Passionaries Serving in New Orleans: The late Ward McClendon
In this 10th anniversary year of hurricanes Katrina and Rita’s destruction of the Gulf Coast, American Baptist Home Mission Societies (ABHMS) presents “Passionaries Serving in New Orleans,” a series about the volunteers and residents who have been faithfully rebuilding New Orleans’ Lower 9th Ward through “Home Mission: ‘Til the Work is Done.”
Some links in this story open to videos.
Perhaps Ward McClendon’s nicknames—“Mack” and “Uncle Joe”—were a testament to the fact that the long-time New Orleans’ Lower 9th Ward resident was greatly loved and admired not only by his community but also the American Baptist volunteers who had been serving alongside him year after year to rebuild the area after hurricanes Katrina and Rita hit in 2005. A selfless man and inspiration to many, McClendon died as this story was being written.
McClendon founded The Lower 9th Ward Village community center by purchasing an empty building, gutting it and transforming it into a safe haven where residents connect and obtain the services and information necessary for rebuilding their lives.
In addition, until he became terminally ill, McClendon had volunteered as manager of The Guerilla Garden, a community garden of fruit trees and vegetables planted and harvested by Lower 9th Ward residents.
American Baptist volunteers have served at both the community center and the garden, adopting both the projects and McClendon as their own.
“You guys have put the wind back in my sails,” McClendon said about American Baptist volunteers. “You have been a blessing. You have become family to me. When you think the hope is not there anymore, and a group like you guys comes in, it’s unbelievable. I never felt that my dream would become a reality until now. You guys have done that.”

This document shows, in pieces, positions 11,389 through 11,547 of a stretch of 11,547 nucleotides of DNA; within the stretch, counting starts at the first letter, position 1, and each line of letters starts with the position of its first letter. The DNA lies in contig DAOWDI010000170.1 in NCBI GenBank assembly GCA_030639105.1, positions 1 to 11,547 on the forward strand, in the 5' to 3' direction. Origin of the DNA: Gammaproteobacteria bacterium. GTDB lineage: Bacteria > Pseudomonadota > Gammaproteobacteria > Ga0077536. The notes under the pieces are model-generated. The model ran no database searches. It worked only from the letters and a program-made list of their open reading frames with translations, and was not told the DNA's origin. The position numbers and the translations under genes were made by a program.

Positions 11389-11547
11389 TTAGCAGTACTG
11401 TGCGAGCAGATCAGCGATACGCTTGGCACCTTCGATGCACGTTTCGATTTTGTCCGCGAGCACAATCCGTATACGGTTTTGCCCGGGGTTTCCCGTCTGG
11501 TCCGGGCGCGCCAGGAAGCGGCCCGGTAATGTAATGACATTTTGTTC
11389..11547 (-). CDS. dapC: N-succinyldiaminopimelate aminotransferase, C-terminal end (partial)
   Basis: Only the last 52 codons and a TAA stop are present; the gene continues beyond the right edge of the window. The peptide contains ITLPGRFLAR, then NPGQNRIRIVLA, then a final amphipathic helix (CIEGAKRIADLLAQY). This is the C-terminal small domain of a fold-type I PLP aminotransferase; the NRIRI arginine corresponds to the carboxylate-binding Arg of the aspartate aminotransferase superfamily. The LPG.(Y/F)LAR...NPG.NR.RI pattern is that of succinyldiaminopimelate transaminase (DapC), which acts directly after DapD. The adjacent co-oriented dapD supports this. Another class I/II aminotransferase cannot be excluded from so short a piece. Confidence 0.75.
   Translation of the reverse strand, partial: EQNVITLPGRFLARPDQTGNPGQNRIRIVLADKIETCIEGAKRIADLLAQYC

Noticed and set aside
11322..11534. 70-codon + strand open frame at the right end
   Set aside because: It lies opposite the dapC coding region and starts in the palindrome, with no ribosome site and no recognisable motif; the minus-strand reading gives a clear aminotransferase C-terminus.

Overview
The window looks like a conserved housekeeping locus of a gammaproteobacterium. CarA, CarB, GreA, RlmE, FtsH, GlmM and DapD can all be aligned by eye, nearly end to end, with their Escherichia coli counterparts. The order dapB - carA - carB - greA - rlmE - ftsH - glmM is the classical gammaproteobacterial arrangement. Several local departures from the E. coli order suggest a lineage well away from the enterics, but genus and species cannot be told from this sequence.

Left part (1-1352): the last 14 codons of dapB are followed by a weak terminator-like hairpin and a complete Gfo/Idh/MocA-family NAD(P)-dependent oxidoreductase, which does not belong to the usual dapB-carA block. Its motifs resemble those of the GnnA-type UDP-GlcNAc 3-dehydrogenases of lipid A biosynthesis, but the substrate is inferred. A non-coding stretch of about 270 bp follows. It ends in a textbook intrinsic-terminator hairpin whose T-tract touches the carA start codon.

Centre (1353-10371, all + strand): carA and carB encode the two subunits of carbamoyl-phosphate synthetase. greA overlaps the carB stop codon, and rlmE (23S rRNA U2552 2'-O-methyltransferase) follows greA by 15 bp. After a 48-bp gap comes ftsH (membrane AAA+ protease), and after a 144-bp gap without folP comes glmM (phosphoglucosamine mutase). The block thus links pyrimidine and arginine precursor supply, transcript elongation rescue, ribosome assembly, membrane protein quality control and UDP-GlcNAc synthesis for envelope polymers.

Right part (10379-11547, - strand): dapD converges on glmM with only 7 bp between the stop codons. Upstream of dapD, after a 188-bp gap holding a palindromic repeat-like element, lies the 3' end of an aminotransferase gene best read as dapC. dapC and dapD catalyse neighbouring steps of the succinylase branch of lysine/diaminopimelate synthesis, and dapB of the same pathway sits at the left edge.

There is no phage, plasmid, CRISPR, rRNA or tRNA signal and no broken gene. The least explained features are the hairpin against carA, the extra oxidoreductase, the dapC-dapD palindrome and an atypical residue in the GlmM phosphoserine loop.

Programs of The Lower 9th Ward Village include the “Where’s Your Neighbor?” initiative to build and maintain a self-sustaining community; video documentation of residents’ stories; town hall meetings; liaison services between community members and contractors; lot clearing; furniture restoration; selling and bartering produce from a rural farm; computer center with Internet access for adults and youth; recreation via gymnasium and basketball court; and health and wellness education.
Always humble, McClendon was quick to thank others for their service. “Most of these kids [volunteers] are young kids. This is their summer vacation. They can be somewhere partying,” he said. “But yet they chose to come to New Orleans to help an old man like me do something—some good—for someone else. That’s big to me.”
For additional information about and to register for “Home Mission: ’Til the Work is Done” and other volunteer mission opportunities, visit www.abhms.org and click “Volunteer,” or contact Victoria Goff, ABHMS national coordinator, Volunteer Ministries, at firstname.lastname@example.org, 1-800-222-3872, x2449, or 610-768-2449.